vacated the West Chester warehouse. Prologis claims Agfa breached the Lease, which
was in effect until June 2013. Agfa responds that it never assumed the Lease, and at
most, it was a month-to-month tenant and fulfilled any obligations it may have had to
Prologis brings claims of breach of contract, unjust enrichment and promissory
A. Standard of Review
Federal Rule of Civil Procedure 56(a) provides that summary judgment is proper “if
the movant shows that there is no genuine dispute as to any material fact and the movant
is entitled to judgment as a matter of law.” The moving party has the burden of showing
an absence of evidence to support the non-moving party’s case.
Catrett, 477 U.S. 317, 325 (1986).
Celotex Corp. v.
Once the moving party has met its burden of
production, the non-moving party cannot rest on his pleadings, but must present
significant probative evidence in support of his complaint to defeat the motion for
summary judgment. Anderson v. Liberty Lobby, Inc., 477 U.S. 242, 248-49 (1986).
Where the parties have filed cross-motions for summary judgment, a court “must
evaluate each motion on its own merits and view all facts and inferences in the light most
favorable to the nonmoving party.” Westfield Ins. Co. v. Tech Dry, Inc., 336 F.3d 503,
506 (6th Cir. 2003). “[T]he standards upon which the court evaluates the motions for
summary judgment do not change simply because the parties present cross-motions.”
Taft Broad. Co. v. United States, 929 F.2d 240, 248 (6th Cir. 1991) (citing Home for
Crippled Children v. Prudential Ins. Co., 590 F.Supp. 1490, 1495 (W.D.Pa.1984)).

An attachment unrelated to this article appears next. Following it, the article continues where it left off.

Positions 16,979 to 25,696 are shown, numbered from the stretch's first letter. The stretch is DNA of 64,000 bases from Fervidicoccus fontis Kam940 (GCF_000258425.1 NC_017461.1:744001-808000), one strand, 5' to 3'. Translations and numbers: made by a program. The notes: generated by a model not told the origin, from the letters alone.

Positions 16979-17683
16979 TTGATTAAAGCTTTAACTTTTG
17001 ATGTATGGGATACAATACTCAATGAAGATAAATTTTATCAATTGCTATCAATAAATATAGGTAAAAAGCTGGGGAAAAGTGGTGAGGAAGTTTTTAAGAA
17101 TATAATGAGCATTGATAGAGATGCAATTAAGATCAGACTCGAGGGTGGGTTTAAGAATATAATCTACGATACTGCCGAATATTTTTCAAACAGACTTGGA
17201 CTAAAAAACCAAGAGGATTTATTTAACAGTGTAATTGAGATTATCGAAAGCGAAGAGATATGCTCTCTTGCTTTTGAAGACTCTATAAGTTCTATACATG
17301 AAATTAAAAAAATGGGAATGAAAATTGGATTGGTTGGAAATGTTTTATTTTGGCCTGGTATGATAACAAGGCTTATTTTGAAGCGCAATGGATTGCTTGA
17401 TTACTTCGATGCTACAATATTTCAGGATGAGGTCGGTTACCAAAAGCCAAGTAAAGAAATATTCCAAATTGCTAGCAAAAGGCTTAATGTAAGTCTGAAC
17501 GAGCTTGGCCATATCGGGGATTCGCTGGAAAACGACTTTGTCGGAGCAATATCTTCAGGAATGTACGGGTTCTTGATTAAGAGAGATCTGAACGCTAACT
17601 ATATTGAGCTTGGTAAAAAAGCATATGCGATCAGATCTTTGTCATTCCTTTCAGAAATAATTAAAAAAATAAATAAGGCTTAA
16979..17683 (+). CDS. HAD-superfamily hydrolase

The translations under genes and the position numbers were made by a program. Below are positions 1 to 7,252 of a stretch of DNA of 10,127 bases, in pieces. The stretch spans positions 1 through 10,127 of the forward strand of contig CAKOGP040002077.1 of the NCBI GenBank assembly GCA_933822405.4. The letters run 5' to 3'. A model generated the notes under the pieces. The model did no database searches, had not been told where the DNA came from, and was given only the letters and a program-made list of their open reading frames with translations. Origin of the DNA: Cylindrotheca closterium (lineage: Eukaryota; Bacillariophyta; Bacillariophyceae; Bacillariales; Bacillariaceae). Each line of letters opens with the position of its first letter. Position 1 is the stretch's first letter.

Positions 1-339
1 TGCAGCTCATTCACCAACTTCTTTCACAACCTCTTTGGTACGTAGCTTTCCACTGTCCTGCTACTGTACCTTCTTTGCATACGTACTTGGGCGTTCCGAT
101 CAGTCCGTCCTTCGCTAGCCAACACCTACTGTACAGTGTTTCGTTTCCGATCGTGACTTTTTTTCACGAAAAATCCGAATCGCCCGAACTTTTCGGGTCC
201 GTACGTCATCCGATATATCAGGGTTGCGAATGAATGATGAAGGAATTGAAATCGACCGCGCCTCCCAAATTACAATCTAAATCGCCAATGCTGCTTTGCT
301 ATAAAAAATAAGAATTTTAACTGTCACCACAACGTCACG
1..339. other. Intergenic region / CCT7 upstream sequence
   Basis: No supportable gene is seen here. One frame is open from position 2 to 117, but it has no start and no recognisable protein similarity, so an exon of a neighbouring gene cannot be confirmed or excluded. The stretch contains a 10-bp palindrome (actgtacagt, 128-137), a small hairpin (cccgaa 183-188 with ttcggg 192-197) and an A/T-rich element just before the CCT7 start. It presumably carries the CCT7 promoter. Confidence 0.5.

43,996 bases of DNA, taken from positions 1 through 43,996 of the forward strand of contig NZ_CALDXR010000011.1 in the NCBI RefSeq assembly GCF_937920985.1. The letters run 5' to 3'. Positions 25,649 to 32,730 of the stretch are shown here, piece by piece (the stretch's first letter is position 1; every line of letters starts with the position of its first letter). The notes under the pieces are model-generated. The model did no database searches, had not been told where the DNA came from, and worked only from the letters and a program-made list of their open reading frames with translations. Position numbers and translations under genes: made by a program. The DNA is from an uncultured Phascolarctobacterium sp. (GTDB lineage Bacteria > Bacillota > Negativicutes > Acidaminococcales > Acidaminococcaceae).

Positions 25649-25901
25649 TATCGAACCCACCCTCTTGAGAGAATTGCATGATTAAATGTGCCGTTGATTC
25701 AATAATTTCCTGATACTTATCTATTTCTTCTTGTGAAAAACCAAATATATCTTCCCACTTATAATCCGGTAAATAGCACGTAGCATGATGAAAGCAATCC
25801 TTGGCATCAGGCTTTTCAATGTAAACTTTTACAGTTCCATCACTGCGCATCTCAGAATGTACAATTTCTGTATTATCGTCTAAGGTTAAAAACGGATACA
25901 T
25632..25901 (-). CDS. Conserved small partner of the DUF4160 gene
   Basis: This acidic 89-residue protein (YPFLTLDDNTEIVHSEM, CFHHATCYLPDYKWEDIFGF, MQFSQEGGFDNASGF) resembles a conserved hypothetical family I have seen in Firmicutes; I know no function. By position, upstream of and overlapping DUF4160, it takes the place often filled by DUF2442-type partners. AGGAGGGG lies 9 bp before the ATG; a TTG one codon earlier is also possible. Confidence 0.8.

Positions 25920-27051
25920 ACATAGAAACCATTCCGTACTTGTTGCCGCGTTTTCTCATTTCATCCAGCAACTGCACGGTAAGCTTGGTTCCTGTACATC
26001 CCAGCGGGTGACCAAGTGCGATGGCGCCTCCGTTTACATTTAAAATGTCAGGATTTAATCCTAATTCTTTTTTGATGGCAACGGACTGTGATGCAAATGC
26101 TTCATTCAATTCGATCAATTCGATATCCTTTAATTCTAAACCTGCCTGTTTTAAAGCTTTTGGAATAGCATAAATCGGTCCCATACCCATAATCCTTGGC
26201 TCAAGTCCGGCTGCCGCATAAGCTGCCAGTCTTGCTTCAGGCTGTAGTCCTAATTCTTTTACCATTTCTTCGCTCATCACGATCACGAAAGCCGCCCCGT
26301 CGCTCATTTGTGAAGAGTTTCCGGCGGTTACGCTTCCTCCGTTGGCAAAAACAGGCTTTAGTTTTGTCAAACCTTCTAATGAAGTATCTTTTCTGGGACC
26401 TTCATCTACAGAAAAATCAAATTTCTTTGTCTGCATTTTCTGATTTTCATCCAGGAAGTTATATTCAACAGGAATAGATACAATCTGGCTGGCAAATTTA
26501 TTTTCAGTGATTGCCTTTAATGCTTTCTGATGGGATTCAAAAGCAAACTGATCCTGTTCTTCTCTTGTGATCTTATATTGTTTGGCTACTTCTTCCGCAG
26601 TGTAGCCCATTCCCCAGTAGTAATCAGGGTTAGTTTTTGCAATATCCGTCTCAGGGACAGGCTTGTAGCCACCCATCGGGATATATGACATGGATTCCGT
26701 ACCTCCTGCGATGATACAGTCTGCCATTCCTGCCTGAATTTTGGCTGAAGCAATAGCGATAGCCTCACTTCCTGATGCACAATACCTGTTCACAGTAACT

B. Breach of Contract
The parties agree that Ohio law applies to Prologis’ breach of contract claim.
Under Ohio law, to establish a breach of contract, a plaintiff must show: (1) the existence
of a valid contract; (2) performance by the plaintiff; (3) breach by the defendant; and (4)
resulting damages. Pavlovich v. National City Bank, 435 F.3d 560, 565 (6th Cir. 2006)
(citing Wauseon Plaza Ltd. Partnership v. Wauseon Hardware Co., 807 N.E.2d 953, 957
(Ohio Ct. App. 2004)).
Prologis argues that under the APA, Pitman agreed to assign the Lease to Agfa,
and Agfa agreed to “assume and discharge or perform” the Lease. Prologis argues
further that in the Side Letter, Agfa and Pitman agreed to waive the requirement that
Pitman provide an assignment and assumption of the Lease.
Agfa responds that Prologis was not a party to the APA or the Side Letter, and
therefore Prologis has no contractual rights under the APA or the Side Letter. Agfa also
argues that Prologis was not an intended third-party beneficiary of these agreements
between Agfa and Pitman. Moreover, Agfa contends that the Lease itself provides that
Prologis must provide prior written consent to any assignment of the Lease. 1
Only a party to a contract or an intended third-party beneficiary of a contract may
bring an action on a contract in Ohio. Grant Thornton v. Windsor House, Inc., 566
N.E.2d 1220, 1223 (Ohio 1991) (citing Visintine & Co. v. New York, Chicago, & St. Louis
RR. Co., 160 N.E.2d 311 (Ohio 1959). Prologis was not a party to the APA or the Side
Prologis was only a party to the Lease between Prologis and Pitman.
Furthermore, Prologis is not a third-party beneficiary of the APA or the Side Letter.
Accord Homfeld II, L.L.C. v. Comair Holdings, Inc., 53 F. App'x 731 (6th Cir. 2002) (under
Ohio law, companies that leased airplanes to airline were not third-party beneficiaries to
airline's agreement to sell airline's assets and liabilities to purchaser; therefore leasing
companies could not bring contract claims against purchaser after purchaser backed out
of the acquisition agreement).
Moreover, the Court concludes that the language of the APA and the Side Letter
cannot be read as constituting an assignment of the Lease from Pitman to Agfa. In the